‘We are sit­ting on a mar­ble gold­mine.’

Sanaullah Khan, Chair­man, Busi­ness­men Group, All Pak­istan Mar­ble Min­ing Pro­cess­ing In­dus­try and Ex­porters As­so­ci­a­tion (APMMPIEA), speaks to En­ter­prise.

Enterprise - - Interview -

Sanaullah Khan says that the mar­ble sec­tor has been in ex­is­tence in Pak­istan for more than 40 years. The first ma­jor project that uti­lized mar­ble in a big way was the Quaid-e-azam’s mau­soleum for which the stone was brought in from Na­mak Ali in Khy­ber Pakhtoonkhwa. The next ma­jor project was the Jin­nah Ter­mi­nal at Quaid-eAzam In­ter­na­tional Air­port in Karachi for which all the mar­ble was im­ported.

“I have urged the gov­ern­ment that all lo­ca­tions in­clud­ing airports and gov­ern­ment of­fices vis­ited by for­eign­ers should use lo­cal mar­ble. Un­for­tu­nately all the mar­ble used at our airports in Karachi, Lahore, Islamabad and Peshawar is im­ported. The in­ter­est­ing fact is that good qual­ity mar­ble is avail­able in all the four prov­inces and in the 8 FATAS. It is a mis­con­cep­tion that mar­ble is only avail­able in Balochis­tan or KPK,” he says.

Sanaullah Khan says that start­ing from Dera Ismail Khan, all of Pun­jab, Sindh and Balochis­tan have beige colour mar­ble de­posits, the type that con­sists of nearly 60 per­cent of the global mar­ble trade while the other 40 per­cent con­sists of gran­ite and other colours of mar­ble stone.

“We do not have any dif­fi­culty in the mar­ket­ing of beige mar­ble,” he adds, “be­cause Europe has been mar­ket­ing it for more than three thou­sand years and the same fam­ily of mar­ble is avail­able in Pak­istan, while beige mar­ble is not avail­able in In­dia and China.’

He says that In­dia and China have suf­fi­cient gran­ite but not mar­ble which China is im­port­ing from Pak­istan on a large scale. Around 10 years back, Pak­istan’s mar­ble ex­ports stood at $4 to $5 mil­lion. This had in­creased to $60 mil­lion by 2008 but due to the un­cer­tain con­di­tions in the coun­try, in 2011 ex­ports dropped to about $45 mil­lion. This is not even one per­cent of global mar­ble trade and rep­re­sents Pak­istan’s ex­ports to just 12 coun­tries. Pak­istan’s ma­jor mar­ble ex­ports to Europe and USA were af­fected by 9/11 and the trade shifted to China and the Mid­dle East.

Ac­cord­ing to Sanaullah Khan, the ben­e­fit of mar­ble ex­ports to China is that there is no duty un­der the Free Trade Agree­ment be­tween Pak­istan and China. The prob­lem, he says, is that Pak­ista­nis have opened their com­pa­nies in China due to poor eco­nomic con­di­tions in the coun­try and are dump­ing mar­ble there and al­most 90 per­cent of the Chi­nese in­dus­try does not know that the mar­ble is com­ing from Pak­istan. He says it would be good for Chi­nese com­pa­nies to know this fact and en­ter joint ven­tures with Pak­istan or es­tab­lish their in­dus­tries in Pak­istan.

“Only in the Manghopir area in Karachi,” he says, “there are about 400 mar­ble fac­to­ries. This is not known to many peo­ple or even gov­ern­ment of­fi­cials, but peo­ple in Euro­pean or US mar­ble trade know about this area. It is so un­for­tu­nate that we re­ceive vis­i­tors and buy­ers from across the world and they are so sur­prised to see the de­vel­op­ment of the mar­ble in­dus­try here. All this has been achieved on self-help ba­sis. Ear­lier these fac­to­ries were only meet­ing lo­cal con­sump­tion needs but now with in­creas­ing de­mand from the Mid­dle East, they are achiev­ing ex­port tar­gets of up to $60 mil­lion. In the cur­rent fi­nan­cial year, un­til April, we had achieved ex­ports of about $32 mil­lion. I ex­pect that in the re­main­ing 3 months we would be able to achieve a tar­get of $50 mil­lion which is worth ap­pre­ci­a­tion in the ex­ist­ing un­favourable con­di­tions when there is no electricity, fuel prices are shoot­ing up and se­cu­rity con­di­tions are so bad”.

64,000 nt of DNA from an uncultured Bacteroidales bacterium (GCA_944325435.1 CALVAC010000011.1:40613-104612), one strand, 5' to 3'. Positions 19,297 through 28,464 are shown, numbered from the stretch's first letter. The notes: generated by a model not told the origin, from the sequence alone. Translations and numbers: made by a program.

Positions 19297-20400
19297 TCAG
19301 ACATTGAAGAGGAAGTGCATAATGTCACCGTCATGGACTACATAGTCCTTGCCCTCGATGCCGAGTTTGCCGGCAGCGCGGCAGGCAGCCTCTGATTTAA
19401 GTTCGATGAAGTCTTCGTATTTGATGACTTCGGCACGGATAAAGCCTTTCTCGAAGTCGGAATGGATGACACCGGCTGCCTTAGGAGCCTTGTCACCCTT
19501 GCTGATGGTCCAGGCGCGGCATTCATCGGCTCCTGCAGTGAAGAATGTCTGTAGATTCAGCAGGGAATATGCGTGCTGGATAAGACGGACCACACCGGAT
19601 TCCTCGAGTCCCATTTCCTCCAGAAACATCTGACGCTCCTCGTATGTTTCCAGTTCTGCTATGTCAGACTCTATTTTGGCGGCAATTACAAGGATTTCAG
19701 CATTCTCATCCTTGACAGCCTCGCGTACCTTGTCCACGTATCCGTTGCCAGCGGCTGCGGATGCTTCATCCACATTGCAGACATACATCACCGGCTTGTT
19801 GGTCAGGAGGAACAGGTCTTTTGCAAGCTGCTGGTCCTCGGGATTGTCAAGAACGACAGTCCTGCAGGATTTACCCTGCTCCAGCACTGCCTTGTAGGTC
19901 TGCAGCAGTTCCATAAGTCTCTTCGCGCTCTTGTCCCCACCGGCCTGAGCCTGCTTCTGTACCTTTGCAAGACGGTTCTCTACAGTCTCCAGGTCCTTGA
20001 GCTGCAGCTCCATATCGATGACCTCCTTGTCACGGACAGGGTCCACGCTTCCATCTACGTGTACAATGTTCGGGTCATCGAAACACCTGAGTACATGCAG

Sanaullah Khan is of the view that the in­dus­try needs a proper area for mar­ble stor­age and pro­cess­ing. The source of about 90 per­cent of mar­ble is in Balochis­tan while the pro­cess­ing in­dus­try ex­ists in Karachi. The plan for es­tab­lish­ing a mar­ble city in Karachi has not ma­te­ri­al­ized yet and this is quite un­for­tu­nate for the in­dus­try. It is dif­fi­cult to store raw mar­ble in fac­to­ries and a huge quan­tity worth mil­lions of dol­lars is dumped out­side the fac­to­ries in Karachi.

Europe has had a mar­ble in­dus­try for the past four thou­sand years and is termed as the founder of mar­ble art and craft. Ar­chi­tects and crafts­men in In­dia are known to have been work­ing in mar­ble for the past 800 years. The his­tory of the Osmania era shows that Turkey has also had a tra­di­tion of work­ing in mar­ble for 6 to seven hun­dred years. To ex­pect Pak­istan to take a leap and ar­rive at the same level is rather un­jus­ti­fied. In com­par­a­tive terms, Pak­istan has pro­gressed faster in the past 30 to forty years with­out any sub­stan­tial sup­port. By work­ing in a rel­a­tively un­or­ga­nized man­ner, the coun­try has yielded prof­its of 50 to sixty mil­lion dol­lars, so if the mar­ble sec­tor were to be treated as a proper in­dus­try, it would of­fer huge eco­nomic gains.